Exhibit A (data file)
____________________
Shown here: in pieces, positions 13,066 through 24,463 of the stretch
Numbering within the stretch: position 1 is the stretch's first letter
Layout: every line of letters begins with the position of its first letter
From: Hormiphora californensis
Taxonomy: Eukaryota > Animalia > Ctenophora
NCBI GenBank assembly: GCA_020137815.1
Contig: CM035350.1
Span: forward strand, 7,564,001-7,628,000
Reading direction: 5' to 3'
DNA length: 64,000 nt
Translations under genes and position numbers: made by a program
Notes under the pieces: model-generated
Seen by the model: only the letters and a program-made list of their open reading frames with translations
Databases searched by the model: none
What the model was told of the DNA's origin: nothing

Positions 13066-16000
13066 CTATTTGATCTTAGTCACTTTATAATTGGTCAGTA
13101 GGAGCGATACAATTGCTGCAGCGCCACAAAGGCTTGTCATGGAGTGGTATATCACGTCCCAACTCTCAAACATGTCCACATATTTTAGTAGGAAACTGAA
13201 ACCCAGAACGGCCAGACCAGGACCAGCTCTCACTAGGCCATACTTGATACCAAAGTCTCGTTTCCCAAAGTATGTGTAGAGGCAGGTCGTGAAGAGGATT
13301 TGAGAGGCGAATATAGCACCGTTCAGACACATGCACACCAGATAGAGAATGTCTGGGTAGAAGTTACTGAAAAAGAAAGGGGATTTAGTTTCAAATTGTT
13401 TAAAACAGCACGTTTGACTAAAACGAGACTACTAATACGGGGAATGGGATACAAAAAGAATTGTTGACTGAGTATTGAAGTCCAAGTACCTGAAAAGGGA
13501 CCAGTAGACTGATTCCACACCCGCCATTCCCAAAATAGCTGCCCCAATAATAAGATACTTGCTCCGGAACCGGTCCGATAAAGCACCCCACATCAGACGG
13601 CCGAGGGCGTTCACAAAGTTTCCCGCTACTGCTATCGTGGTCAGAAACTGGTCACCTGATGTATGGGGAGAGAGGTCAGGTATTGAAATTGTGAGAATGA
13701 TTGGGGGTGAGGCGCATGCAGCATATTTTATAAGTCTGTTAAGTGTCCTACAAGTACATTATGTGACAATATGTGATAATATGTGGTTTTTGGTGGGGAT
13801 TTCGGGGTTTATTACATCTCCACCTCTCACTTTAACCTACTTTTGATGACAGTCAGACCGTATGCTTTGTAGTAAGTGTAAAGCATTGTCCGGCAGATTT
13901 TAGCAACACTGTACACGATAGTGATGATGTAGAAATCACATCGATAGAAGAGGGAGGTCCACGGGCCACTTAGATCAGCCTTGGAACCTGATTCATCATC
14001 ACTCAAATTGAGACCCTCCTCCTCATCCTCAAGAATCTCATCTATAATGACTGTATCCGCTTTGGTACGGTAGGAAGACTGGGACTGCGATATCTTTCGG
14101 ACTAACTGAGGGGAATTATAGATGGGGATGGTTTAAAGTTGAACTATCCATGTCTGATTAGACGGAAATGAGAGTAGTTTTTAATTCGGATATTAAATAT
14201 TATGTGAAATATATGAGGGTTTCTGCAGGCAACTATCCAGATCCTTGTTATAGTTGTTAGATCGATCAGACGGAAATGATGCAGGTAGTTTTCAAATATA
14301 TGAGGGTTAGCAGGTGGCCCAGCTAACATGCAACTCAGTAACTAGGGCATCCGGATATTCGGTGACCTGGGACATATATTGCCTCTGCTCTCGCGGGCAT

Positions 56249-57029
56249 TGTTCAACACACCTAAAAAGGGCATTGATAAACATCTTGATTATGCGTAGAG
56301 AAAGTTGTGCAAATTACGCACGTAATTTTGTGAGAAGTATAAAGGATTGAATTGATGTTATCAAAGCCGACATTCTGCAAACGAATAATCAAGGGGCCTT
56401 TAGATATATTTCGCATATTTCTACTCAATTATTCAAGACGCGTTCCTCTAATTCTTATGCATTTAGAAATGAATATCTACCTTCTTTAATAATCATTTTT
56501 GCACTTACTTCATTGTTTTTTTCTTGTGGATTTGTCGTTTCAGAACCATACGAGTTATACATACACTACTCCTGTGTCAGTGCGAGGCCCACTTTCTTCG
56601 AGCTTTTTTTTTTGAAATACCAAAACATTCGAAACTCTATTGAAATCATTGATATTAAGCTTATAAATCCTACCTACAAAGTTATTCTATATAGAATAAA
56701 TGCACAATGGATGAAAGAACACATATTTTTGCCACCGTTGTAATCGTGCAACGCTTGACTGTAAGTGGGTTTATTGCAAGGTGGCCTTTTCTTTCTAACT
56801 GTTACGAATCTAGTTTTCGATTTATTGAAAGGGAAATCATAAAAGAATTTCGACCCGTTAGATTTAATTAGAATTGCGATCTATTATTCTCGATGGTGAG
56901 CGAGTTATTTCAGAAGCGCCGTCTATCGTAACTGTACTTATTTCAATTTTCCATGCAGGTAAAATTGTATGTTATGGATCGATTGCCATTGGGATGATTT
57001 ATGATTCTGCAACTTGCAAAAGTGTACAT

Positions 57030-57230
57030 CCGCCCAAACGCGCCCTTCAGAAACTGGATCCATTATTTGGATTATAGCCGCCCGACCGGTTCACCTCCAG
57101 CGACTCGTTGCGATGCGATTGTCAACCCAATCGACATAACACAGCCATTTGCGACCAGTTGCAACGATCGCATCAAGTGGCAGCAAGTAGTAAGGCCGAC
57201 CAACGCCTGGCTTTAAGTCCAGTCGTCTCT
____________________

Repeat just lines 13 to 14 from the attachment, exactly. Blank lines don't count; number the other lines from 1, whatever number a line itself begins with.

Seen by the model: only the letters and a program-made list of their open reading frames with translations
Databases searched by the model: none